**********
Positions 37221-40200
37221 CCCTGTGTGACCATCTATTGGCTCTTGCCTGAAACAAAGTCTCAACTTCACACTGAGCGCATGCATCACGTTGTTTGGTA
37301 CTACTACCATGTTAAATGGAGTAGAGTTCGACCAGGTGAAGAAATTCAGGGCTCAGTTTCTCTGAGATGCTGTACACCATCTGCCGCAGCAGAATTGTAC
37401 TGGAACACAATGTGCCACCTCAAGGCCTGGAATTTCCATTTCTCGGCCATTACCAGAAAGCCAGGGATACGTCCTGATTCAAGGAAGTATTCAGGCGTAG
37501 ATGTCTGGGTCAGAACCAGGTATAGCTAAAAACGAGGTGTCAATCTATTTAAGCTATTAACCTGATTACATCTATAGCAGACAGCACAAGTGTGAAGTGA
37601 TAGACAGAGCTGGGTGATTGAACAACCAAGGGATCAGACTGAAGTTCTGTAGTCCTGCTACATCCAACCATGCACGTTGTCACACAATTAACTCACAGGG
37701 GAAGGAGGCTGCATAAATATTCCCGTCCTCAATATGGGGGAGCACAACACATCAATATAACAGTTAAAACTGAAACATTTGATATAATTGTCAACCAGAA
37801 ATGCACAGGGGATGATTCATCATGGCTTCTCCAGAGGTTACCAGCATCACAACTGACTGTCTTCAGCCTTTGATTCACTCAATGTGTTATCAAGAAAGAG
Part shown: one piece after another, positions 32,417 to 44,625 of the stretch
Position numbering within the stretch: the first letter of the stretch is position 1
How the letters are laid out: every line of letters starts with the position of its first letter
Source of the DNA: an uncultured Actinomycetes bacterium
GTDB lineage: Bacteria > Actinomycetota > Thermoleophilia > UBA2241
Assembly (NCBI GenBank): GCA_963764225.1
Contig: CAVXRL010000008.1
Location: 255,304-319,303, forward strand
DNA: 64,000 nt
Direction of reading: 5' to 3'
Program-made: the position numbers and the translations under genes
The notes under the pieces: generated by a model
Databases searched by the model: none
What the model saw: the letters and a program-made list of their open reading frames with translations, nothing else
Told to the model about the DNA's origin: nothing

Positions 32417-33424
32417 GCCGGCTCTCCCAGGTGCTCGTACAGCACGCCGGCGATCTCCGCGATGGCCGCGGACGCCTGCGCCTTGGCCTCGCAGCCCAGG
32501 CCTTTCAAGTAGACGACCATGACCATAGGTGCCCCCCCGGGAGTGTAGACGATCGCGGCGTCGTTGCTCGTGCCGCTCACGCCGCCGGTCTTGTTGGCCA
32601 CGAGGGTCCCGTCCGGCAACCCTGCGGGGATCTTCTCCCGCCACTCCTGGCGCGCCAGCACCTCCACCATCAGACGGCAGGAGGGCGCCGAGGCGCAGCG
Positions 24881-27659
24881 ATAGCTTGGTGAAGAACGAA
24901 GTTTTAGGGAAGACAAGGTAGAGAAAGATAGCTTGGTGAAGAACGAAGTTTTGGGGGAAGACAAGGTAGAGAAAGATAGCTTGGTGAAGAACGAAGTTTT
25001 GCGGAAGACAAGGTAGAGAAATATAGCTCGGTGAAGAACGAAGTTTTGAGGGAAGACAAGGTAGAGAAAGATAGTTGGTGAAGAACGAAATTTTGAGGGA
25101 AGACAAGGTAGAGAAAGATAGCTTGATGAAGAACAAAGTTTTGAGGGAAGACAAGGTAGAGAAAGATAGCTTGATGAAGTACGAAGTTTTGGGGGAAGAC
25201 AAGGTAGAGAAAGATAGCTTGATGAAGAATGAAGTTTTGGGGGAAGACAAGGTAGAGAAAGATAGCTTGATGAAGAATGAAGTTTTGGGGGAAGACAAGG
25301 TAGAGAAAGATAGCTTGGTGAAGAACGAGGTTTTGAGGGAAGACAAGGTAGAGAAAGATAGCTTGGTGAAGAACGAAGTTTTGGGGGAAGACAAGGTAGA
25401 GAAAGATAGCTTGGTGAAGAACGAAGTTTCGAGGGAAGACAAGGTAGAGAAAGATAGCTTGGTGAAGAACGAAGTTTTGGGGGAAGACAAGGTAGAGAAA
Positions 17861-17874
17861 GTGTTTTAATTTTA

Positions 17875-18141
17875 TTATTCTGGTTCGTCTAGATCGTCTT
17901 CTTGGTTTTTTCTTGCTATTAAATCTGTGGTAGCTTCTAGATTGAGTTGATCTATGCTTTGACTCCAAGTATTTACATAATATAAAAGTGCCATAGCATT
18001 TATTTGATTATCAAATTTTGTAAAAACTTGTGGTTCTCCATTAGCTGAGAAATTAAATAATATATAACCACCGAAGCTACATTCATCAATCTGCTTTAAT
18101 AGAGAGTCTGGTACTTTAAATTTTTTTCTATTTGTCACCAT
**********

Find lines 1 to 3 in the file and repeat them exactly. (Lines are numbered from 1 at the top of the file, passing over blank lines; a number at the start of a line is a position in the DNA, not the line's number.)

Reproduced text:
Positions 37221-40200
37221 CCCTGTGTGACCATCTATTGGCTCTTGCCTGAAACAAAGTCTCAACTTCACACTGAGCGCATGCATCACGTTGTTTGGTA
37301 CTACTACCATGTTAAATGGAGTAGAGTTCGACCAGGTGAAGAAATTCAGGGCTCAGTTTCTCTGAGATGCTGTACACCATCTGCCGCAGCAGAATTGTAC